What Is a CRA Audit & How Should You Deal With CRA Auditors?
What is a CRA Audit?
We live in a self-assessing tax regime, which means the government of Canada entrusts us to honestly report our income and our deductions.
When you receive an audit, the CRA is seeking to verify through supporting receipts, invoices, and other records, that the claims made on your tax return are accurate.
The audit process typically begins by way of a letter, which lets you know that you have been selected for an audit. The letter will likely include the area or areas that will be audited and a list of documents that you will have to provide.
The first thing to do is to remain calm. The person conducting the audit is just doing their job and you should engage with him/her in a respectful and collaborative way.
However it is advisable that you contact a tax lawyer immediately. Taxpayers should never navigate through an audit without guidance or representation. Critical errors made at the audit stage can have great impact down the road and often times it is difficult for a tax lawyer to overturn the decisions of the auditor if an appeal is later filed. The best course of action to ensure you are not over assessed for tax by the auditor is to obtain the assistance of tax counsel during the audit stage.
People are often hesitant about involving a tax lawyer during an audit. They erroneously fear that this may indicate they are somehow ‘guilty’. This couldn’t be further from the truth. The CRA’s auditors routinely deal with tax counsel in conducting and coordinating the audit. The CRA makes no distinction between tax counsel or a tax accountant in assisting in the audit and providing the submissions. Oftentimes the CRA will not even know that your tax lawyer is not your tax accountant as both have the same representative ID and authorization. All the CRA knows is that they are dealing with your tax representative who is better equipped to navigate through the audit on your behalf.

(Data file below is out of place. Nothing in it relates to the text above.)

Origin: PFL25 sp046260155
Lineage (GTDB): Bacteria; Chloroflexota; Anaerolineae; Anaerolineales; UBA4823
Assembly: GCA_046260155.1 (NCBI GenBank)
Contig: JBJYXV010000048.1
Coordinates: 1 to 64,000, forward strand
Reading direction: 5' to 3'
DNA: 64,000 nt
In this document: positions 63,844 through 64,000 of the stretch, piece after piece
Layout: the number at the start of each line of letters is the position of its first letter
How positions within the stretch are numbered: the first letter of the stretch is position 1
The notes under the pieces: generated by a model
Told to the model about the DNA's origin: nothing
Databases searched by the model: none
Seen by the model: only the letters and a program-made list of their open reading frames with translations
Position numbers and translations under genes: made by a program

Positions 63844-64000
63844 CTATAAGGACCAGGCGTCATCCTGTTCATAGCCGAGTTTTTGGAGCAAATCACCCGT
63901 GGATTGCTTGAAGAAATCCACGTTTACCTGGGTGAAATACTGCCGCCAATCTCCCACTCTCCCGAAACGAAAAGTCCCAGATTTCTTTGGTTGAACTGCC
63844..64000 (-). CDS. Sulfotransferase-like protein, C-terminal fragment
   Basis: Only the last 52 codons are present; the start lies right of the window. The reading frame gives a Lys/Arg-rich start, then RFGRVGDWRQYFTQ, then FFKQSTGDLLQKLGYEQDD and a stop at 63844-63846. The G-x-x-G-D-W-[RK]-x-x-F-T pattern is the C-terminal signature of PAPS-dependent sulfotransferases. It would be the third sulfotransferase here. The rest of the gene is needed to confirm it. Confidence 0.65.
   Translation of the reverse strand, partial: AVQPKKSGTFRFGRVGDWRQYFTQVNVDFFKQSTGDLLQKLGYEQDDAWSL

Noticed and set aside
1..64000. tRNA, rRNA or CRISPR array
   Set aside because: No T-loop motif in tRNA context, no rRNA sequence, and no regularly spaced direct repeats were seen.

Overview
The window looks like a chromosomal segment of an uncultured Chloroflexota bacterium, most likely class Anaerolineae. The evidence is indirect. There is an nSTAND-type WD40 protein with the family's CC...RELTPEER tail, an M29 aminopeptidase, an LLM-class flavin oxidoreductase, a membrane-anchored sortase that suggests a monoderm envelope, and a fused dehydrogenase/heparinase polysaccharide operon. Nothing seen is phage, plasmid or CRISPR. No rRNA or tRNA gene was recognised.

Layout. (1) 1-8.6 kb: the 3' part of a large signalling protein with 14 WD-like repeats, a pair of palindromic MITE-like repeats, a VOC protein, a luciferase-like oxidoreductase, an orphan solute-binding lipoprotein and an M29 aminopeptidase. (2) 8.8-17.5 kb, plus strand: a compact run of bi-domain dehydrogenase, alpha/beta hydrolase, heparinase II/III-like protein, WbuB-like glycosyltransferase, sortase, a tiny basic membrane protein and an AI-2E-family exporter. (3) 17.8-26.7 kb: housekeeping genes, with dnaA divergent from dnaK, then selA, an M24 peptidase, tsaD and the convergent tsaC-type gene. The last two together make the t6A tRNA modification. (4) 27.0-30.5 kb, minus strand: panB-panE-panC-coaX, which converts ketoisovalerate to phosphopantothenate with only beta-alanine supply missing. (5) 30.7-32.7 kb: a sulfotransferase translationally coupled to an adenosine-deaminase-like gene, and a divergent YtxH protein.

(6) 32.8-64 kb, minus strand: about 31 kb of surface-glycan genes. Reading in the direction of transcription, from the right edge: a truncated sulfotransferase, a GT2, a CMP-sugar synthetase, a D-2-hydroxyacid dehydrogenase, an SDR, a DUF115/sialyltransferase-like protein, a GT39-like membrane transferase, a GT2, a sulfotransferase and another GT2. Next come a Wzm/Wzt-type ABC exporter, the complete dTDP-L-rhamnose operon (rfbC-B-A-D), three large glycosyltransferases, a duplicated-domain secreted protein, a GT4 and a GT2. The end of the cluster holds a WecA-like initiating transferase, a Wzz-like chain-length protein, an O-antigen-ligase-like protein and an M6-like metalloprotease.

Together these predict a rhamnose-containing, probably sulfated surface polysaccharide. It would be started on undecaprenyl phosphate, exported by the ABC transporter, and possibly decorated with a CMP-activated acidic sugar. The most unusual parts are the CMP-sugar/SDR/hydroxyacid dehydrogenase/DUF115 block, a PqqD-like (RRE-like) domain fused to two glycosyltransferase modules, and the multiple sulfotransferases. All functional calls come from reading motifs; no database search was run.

So, why hire a tax lawyer instead of a tax accountant to assist during an audit? Accountants are specialists in their field of bookkeeping, financial reporting and annual T-form preparations (T1, T2, T4’s etc). They are not however trained in the art of persuasive writing, oral advocacy or negotiation. They are also not trained in statutory interpretation of law. At the end of the day, the Income Tax Act is a piece of legislation. Just as you would hire a criminal lawyer if you were charged with a criminal offence, so too should you hire a tax lawyer when alleged that you have mis-reported income.
The benefit of tax counsel is that tax lawyers are well apprised if the rule of law, the Income Tax Act, the Excise Tax Act and the jurisprudence (which are judicial rulings by the Tax Court of Canada). During an audit, the auditor will propose to assess you for tax as a result of their audit findings called a Proposal Letter. Tax lawyers prepare in-depth written responses (called submissions or representations) to the Auditor in which they argue that the proposal is incorrect and there has been an over assessment of tax. Tax counsel cites statutory as well as the common law in support of their submissions. Tax counsel further supports the written submissions with documentary evidence to support the position claimed. In doing so, an in depth piece of persuasive argument and supporting documentation is presented to the CRA. In our experience, the results produced by a tax lawyer as opposed to an accountant during an audit is astounding.